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Drum Brake dragging? Constantly charging battery.

Discussion in 'Gen 2 Prius Care, Maintenance and Troubleshooting' started by dsh, Mar 21, 2023.

  1. dsh

    dsh New Member

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    1 year ago we replaced two bad cells in the battery and it ran like a dream. After a few months, the battery which previously never went full green, on one particular large descent on my commute reached full and the car started making a louder noise. Which stopped once I accelerated again. I wondered if that was just discharge of extra energy? As time went on it happened a little more, no codes. Big rain storm 20days ago(may be unrelated but I know water sometimes gets in the hatch) drive to work and i get the red triangle and all the other warnings. Now the battery is constantly charging and mostly in the green. Wouldn't read any codes at autozone, bought a reader only giving me P0A80. This is not the same behavior I was having when I replaced the battery cells last year.

    So, I drive to work yesterday normal, low power and cranky but going. When I leave work, maybe 2 miles down a steep hill. Full green, does the weird noise, seems like it wants to go faster. I get over and start breaking and my brake light (emergency brake not ABS) and a horrible alarm comes on. Wont go off, had to disconnect battery. Reconnect, drives like a dream all the way home. Did reengage red triangle and other warning lights by home but not the brake light.

    Am I having 2 different problems or is the brake doing something sticking/charging throwing the codes? Maybe the ECU? I have 235,000miles.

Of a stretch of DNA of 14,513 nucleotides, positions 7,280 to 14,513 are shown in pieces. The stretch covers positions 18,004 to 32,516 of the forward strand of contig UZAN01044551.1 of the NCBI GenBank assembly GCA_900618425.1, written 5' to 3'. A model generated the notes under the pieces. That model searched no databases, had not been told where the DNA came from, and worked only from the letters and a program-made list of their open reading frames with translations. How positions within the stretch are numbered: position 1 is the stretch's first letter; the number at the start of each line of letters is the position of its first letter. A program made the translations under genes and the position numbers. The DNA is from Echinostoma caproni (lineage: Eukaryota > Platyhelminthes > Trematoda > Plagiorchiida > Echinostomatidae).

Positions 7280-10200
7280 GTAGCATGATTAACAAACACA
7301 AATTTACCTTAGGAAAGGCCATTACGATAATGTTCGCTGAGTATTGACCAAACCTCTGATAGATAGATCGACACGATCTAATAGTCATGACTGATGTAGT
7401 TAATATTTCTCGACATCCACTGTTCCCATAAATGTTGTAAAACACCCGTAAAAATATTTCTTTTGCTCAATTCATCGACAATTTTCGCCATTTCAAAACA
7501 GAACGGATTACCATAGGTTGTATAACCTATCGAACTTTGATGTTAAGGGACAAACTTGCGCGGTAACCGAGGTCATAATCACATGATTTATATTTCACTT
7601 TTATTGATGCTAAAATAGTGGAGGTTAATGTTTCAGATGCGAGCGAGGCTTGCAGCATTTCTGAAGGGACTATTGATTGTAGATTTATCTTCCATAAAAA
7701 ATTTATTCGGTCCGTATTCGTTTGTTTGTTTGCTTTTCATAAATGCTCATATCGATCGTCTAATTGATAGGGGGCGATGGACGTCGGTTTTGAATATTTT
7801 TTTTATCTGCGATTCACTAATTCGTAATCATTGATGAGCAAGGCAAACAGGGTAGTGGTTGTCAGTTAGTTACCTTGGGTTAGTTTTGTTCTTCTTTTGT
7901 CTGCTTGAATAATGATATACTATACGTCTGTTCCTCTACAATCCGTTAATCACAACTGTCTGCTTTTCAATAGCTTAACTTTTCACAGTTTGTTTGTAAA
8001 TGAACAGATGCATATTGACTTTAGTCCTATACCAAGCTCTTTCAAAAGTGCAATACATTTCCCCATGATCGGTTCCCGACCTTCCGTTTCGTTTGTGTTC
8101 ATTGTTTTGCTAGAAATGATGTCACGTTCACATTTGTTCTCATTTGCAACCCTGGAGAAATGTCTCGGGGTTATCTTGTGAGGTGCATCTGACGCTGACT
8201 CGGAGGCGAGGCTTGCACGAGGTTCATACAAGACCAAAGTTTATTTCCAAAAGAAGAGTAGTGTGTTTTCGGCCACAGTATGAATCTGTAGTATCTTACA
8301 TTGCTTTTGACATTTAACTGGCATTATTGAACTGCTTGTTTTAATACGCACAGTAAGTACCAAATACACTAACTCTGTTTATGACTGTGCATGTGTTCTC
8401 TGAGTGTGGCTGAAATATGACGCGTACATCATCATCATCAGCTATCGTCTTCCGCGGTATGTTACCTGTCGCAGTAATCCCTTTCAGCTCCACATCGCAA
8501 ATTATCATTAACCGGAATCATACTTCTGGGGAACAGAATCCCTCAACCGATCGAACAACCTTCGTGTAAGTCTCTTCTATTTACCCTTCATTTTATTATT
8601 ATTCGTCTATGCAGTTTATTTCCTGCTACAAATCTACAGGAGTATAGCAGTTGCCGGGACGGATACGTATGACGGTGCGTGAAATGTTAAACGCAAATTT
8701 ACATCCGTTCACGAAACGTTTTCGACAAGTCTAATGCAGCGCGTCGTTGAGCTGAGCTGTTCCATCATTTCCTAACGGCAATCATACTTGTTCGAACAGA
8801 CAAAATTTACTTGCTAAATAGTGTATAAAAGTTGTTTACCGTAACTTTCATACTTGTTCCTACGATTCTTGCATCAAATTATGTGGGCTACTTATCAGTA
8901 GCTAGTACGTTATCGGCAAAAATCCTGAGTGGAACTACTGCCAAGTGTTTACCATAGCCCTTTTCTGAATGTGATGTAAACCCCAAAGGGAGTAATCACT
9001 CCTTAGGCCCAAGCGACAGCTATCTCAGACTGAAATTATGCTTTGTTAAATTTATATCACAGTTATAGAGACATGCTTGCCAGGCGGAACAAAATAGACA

2. ChapmanF

    ChapmanF Senior Member

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    That was just the car doing what it's supposed to do. You were picking up energy downhill, and the battery couldn't hold any more, so the transmission sent that energy off into spinning the engine faster to hold your speed down. If you had been in a manual-transmission car, you could have downshifted then for a similar effect, and the engine would sound the same.

    That's P0A80 (there's never a letter O in a trouble code) and it's just telling you your next round of battery module whack-a-mole has arrived (or it's time to abandon whack-a-mole and buy a battery).

    Again, as described first above, that's just the car downshifting for you to hold your speed down, once no more energy can go in the battery. That's normal behavior, but it can happen more often or on shorter descents if your battery is old and tired, because there's less battery capacity to fill before it happens.

    Yes, this is another issue, so you've got more than one thing going on. It would be best to post the trouble codes when that happens. If you don't have a scan tool that will show you all the trouble codes in the car (many won't), you can get the codes from the brake system without any scan tool at all, this way:

    Blink (a/k/a Flash) Codes – How to. | PriusChat
     
  3. pasadena_commut

    pasadena_commut Senior Member

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    If the OP often goes down a long hill so that the pack fills up it might be worth considering turning on the headlights, defrosters, AC, radio, and anything else that uses power. (Run the power windows up and down?) That will reduce the energy going into the pack which will in turn reduce the risk of the pack overcharging. There is also "B" mode in the transmission, except while I am sure that will increase braking I am not sure that it would not make the overcharging problem worse.
     
  4. Mendel Leisk

    Mendel Leisk Senior Member

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    Shifting to "B" is the go-to method for reducing charging, using engine braking instead. Toyota doesn't document this very well though.
     
  5. ChapmanF

    ChapmanF Senior Member

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    ^ this.

    While B mode does give you an increased braking effect, it also changes the car's bias to be a bit less aggressive charging the battery, and a bit quicker to use the engine to spin the energy off. It doesn't make anything happen that doesn't also happen normally in D, but it changes that balance.

    It is the normal, recommended way to drive down a long descent in order to be nice to the battery.